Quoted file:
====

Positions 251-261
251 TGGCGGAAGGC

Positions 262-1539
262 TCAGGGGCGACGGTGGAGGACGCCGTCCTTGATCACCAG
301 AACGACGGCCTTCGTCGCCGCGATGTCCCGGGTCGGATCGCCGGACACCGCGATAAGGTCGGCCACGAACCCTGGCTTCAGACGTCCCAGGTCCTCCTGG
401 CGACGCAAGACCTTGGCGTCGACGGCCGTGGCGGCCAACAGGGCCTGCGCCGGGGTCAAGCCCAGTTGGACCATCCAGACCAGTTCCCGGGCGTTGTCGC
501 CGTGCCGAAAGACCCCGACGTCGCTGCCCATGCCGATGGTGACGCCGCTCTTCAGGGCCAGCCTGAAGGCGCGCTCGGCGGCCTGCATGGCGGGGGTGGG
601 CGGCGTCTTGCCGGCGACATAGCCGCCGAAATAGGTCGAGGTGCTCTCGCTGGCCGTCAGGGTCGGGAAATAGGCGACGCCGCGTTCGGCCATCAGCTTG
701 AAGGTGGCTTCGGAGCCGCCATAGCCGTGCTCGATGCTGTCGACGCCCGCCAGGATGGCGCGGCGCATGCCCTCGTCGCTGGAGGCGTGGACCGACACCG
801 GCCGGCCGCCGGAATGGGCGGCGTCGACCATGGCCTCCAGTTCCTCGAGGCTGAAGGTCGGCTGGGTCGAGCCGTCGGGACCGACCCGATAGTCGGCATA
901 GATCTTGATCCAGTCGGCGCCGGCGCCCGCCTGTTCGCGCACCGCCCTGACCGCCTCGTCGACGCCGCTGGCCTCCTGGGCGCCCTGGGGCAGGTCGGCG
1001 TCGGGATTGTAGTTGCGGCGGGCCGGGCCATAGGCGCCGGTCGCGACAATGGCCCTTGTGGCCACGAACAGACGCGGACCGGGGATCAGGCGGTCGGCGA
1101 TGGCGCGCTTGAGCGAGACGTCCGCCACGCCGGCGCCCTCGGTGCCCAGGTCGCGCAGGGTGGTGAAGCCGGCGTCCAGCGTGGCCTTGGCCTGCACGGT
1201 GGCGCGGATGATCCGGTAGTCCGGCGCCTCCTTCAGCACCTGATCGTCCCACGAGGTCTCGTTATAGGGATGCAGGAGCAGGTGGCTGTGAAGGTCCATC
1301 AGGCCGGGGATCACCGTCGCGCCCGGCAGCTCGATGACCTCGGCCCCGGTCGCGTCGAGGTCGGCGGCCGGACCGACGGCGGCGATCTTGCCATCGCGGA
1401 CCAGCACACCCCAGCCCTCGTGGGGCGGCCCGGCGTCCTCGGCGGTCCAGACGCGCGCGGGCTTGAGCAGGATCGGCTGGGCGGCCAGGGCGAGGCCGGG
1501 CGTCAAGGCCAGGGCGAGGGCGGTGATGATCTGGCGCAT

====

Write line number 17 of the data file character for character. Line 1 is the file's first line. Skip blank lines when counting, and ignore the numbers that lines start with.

1501 CGTCAAGGCCAGGGCGAGGGCGGTGATGATCTGGCGCAT